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General practice has ‘serious structural faults’

GP leader warns of unmanageable pressures

Jo Carlowe

Tuesday, 26 June 2018

General practice is at risk due to unmanageable workload pressures.

This was the message delivered by Dr Richard Vautrey, the British Medical Association’s GP Committee UK chair, at the organisation’s annual conference in Brighton.

Delivering his speech at the Brighton Centre, Dr Vautrey described general practice as the foundation of the health service.

“For 70 years, general practice has been the foundation on which the NHS has been built…It’s been on this foundation of general practice, and the primary care we provide, that other NHS services have depended. We’ve managed demand, enabled efficient working elsewhere in the system, directed patients to the right specialist service, been innovative in care pathway design, and above all managed clinical risk on behalf of the NHS as a whole.

“But when nearly 40% of GPs intend to quit direct patient care in the next five years, and over 90% of GPs are reporting considerable or high workload pressures, we know that the foundation of general practice has serious structural faults. When instead of gaining an additional 5,000 GPs, we’ve lost over a 1,000, we know that the foundation of general practice is cracking. When over a 1,000 GPs have referred themselves to the new GP Health Service in England because of stress and mental health problems, or when hundreds of practices have closed and over a million patients have been forced to look for a new GP service, we know that the foundation of general practice is breaking down.”

Dr Vautrey said GP services had been undervalued and taken for granted.

“GPs’ work ethic and dedication to their patients has been exploited through a decade of underfunding and soaring workload pressure, with the assumption that the GP practice will always be there to pick up the workload that others say they cannot or will not do.

“The NHS fails to commission a specialist service, well don’t worry, the GP can do it; local authorities cut smoking cessation or weight management services, but don’t worry, just make an appointment with your GP and they’ll prescribe what you need; a new specialist care home or private hospital opens up in an area without any warning or planning, but don’t worry, the GP will pop around regularly to visit everyone; and then some bright spark comes up with a well-meaning idea that just requires the patient to get a letter from their doctor, but don’t worry because that’s what GPs are there to do, isn’t it?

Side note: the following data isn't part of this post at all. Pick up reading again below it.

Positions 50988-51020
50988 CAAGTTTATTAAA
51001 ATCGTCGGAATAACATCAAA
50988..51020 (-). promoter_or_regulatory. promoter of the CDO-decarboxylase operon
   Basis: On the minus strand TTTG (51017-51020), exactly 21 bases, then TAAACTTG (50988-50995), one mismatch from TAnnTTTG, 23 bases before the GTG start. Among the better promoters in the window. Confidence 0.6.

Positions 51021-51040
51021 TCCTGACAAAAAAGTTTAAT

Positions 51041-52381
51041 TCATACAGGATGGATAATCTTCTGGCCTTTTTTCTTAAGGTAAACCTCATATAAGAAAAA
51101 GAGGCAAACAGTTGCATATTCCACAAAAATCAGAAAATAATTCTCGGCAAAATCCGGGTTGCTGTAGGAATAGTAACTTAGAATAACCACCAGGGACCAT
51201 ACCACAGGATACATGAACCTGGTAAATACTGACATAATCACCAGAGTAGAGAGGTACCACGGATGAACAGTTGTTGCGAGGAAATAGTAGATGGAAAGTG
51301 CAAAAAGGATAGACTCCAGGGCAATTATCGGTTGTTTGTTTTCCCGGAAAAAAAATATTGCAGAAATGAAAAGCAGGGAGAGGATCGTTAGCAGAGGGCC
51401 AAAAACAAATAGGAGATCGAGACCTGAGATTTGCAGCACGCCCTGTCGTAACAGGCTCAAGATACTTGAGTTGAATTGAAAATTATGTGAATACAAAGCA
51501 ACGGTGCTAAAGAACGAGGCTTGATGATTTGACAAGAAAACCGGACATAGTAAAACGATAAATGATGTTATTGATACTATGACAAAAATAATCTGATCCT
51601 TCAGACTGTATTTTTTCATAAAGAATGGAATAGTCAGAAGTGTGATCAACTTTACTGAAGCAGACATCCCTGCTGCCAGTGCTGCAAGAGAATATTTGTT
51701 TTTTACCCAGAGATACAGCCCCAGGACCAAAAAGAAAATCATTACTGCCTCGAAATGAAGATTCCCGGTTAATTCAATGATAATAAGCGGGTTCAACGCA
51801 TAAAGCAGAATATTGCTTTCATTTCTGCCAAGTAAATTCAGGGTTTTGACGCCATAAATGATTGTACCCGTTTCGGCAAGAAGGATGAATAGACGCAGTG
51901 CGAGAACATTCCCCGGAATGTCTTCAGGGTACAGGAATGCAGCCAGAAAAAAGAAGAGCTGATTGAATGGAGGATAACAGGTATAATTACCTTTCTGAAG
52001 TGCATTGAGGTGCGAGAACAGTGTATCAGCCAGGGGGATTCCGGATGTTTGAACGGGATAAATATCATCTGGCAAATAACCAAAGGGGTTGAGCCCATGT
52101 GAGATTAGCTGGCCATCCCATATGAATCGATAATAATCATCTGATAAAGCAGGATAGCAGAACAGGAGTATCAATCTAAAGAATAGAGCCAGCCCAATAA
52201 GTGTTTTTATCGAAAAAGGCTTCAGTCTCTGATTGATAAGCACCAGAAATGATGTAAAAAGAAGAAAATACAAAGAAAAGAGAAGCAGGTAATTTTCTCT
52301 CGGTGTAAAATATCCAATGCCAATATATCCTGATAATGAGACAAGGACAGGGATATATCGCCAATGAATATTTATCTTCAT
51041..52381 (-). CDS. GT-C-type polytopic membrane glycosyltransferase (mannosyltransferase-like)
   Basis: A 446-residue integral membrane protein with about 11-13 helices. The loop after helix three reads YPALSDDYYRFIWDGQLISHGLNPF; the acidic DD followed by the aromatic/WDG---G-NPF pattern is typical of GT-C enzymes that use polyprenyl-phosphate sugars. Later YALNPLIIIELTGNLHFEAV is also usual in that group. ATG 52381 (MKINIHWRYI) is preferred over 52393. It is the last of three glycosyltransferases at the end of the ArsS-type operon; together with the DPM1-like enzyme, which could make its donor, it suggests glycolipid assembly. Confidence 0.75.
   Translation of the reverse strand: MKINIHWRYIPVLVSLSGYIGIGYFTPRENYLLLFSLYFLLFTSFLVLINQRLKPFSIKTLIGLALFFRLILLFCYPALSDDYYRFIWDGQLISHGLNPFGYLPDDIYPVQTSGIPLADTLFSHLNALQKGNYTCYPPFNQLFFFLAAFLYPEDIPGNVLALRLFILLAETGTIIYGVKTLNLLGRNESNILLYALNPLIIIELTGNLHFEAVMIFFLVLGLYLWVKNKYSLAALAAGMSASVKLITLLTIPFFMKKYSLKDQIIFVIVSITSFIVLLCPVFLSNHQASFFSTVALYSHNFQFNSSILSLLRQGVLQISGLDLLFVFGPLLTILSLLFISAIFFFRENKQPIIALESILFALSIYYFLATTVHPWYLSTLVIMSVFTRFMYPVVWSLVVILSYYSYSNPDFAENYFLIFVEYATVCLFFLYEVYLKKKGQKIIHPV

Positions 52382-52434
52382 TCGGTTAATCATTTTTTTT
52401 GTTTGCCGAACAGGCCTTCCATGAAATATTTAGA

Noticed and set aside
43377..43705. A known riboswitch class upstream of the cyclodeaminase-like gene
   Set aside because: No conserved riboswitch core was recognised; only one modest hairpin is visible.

“Well let me make it clear, it is now time to worry. The foundation of general practice on which the NHS is built is seriously at risk of collapsing and if the NHS wants to survive in to old age we need urgent action now. If we cherish our NHS it’s time to save general practice.”

Dr Vautrey called for “real investment” that provides an additional £3.4bn recurrently each year.

“We need to seriously step up our workforce plans to ensure every practice can recruit a GP when they need to and that existing GPs are properly supported to encourage them to stay in the service. We need to ensure every practice has the support of a pharmacist working in their team, to not only reduce GP workload, but to improve the safety of patient care and reduce medicine related adverse incidents.

“We need to invest properly in premises, to reduce the risks for those potentially left last-person-standing and prevent bodies like NHS Property Services from pushing practices to the point of closure by their unacceptable and unjustified cost hikes.”

Dr Vautrey called for a step change in IT support, a need to protect GPs’ independent contractor model of working and the partnership model that gives GPs a voice in decision-making, and for equity with hospital colleagues when it comes to indemnity.

Commenting to OnMedica, a Department for Health and Social Care spokesperson said: “GPs are a crucial part of the NHS - that’s why we are increasing investment by £2.4 billion a year by 2020 and more than 3,000 GPs are expected to be recruited into training this year.

“Just last week the prime minister announced increased funding for the NHS by £20.5bn over the next five years – to secure the future of the health service as it approaches its 70th birthday and ensure we can deal with the pressures of a growing ageing population.”

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